My family and I moved from Vancouver to Regina in July and are slowly searching for a faith community. So far we’ve attended two churches close to where we live, and with which we would feel comfortable, theologically. When we arrived (late) at both services, the first thing I noticed was that there were mostly older folks sitting in the chairs. We chose seats at the back and silently joined the worship.
If I’m honest, I felt sort of disheartened. As a young person with kids sitting among a crowd of older folks, I worry it’ll be difficult to make connections or friends. But after a little soul-searching, I realize that this pattern of thoughts is unhelpful and even disrespectful towards those whose welcoming spirits and lifestyle choices I find inspiring.
I have several relationships with older folks that are life-giving. Bill and Marge, our next-door neighbours, just celebrated their sixtieth wedding anniversary. They’ve been in their house 51 years. Marge was often tempted to buy a larger home for her family, but decided not to. We met them the day we moved in and they’ve already given us veggies from their garden.
Janice goes to the Mennonite church we attended in Vancouver and reached out to me the first Sunday we were there. Within the first few months of our moving, I had tea at her house while my son played in her garden. We became friends. Janice and her husband have lived in their pre-1940 house for forty years and refuse to sell it only to have it demolished like the countless others in their neighbourhood. The $2 million incentive from the realtor is not worth losing their home and community.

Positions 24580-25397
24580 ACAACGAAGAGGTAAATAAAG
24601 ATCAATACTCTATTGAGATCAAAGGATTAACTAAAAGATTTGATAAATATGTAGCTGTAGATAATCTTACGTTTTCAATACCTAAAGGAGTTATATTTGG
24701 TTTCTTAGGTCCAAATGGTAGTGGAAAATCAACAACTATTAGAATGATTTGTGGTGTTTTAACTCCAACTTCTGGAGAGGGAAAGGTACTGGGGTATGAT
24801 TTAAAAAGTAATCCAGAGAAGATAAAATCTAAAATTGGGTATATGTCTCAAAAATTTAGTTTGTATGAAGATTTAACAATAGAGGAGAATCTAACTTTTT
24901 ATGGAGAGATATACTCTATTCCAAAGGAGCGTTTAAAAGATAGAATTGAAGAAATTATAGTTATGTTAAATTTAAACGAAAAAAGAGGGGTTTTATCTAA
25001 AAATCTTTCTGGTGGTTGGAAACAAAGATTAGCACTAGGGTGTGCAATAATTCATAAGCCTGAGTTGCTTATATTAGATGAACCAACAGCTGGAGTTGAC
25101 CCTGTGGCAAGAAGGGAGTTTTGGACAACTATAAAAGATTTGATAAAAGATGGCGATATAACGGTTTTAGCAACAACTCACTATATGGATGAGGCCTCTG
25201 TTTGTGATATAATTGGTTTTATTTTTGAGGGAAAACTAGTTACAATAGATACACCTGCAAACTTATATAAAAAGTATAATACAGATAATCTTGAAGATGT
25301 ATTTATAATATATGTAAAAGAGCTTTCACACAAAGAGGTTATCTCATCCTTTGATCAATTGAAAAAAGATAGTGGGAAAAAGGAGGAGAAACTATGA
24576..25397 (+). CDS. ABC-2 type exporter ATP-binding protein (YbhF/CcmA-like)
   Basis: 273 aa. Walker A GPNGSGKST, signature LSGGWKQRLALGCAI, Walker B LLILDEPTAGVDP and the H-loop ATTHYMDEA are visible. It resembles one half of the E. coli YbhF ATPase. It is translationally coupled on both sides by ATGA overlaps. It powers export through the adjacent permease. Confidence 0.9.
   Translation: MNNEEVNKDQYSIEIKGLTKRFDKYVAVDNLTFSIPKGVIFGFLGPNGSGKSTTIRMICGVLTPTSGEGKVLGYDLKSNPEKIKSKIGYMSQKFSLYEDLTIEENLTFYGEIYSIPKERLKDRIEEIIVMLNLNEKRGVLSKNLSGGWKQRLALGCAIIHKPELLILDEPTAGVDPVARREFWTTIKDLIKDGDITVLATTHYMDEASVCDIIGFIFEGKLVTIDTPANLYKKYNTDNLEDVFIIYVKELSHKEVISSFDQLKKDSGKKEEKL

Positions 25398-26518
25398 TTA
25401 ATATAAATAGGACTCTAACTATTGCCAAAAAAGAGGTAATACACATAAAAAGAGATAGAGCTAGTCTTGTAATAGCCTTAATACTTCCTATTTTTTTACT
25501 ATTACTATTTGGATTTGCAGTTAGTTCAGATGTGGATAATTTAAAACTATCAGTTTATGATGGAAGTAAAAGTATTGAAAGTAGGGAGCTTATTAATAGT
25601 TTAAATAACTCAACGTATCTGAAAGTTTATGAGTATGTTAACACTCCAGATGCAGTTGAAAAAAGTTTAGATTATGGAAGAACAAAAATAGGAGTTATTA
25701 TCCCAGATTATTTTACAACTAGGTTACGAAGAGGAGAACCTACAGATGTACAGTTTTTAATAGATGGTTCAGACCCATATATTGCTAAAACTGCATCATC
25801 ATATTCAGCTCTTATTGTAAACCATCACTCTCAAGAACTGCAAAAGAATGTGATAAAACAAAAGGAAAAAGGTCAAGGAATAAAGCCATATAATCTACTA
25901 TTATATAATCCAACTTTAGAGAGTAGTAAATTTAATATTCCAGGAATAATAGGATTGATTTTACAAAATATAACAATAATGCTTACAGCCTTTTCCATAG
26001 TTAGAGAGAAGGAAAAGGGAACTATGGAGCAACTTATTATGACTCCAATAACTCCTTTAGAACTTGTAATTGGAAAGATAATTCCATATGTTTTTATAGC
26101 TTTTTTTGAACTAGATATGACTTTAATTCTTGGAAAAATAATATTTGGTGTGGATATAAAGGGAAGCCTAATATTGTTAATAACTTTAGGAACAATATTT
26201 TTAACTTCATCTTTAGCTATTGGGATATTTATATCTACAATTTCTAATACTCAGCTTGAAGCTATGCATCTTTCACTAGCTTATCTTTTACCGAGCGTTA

Something these folks know about, that we millennials can learn from, is place. As a member of a generation that regularly moves somewhere else to get a “better” education, job, etc., encountering those who have stayed in one place for longer than 20 years is powerful. The elders I have met have rejected the claims of capitalism—more is better—in a profound way, simply by staying put.
Prolific American writer and activist Wendell Berry is 81. In a rare in-person interview with American journalist Bill Moyer (also 81), Berry gives advice to young folks who are overwhelmed by the desecrated earth around them: “Don’t go into this [sustainable agriculture; activism; civil disobedience] thinking you’re going to solve all the problems. Get to know where you are, make common cause with that place, becoming patient enough to work with it over a long time.”
This comes from someone who farms the same land his ancestors lived on for hundreds of years.
So, instead of worrying that I won’t have anyone to relate to, I can recognize that these churches are places with people who have worshipped in them a long time, who know these places. Sure the churches aren’t romantic spots like age-old family farms, but they’re sacred spaces, with their own communities and outreaches.
I can think about how it’s been the older folks who are the first to come and greet me and my family, at church or in the neighbourhood. And I can remember my older friends who’ve taken an interest in my life and inspired me with their choices, like Bill, Marge, and Janice.
In his A Poem for Hope, Berry writes: “Hope/ then to belong to your place by your own knowledge/ of what it is that no other place is, and by/ your caring for it …/ knowledge cannot be taken from you by power or wealth.”
As I try to be more attentive to my place, I look forward to getting to know a few of those who have been here long.
Katie now writes and edits in Regina, Saskatchewan. She can be reached at firstname.lastname@example.org.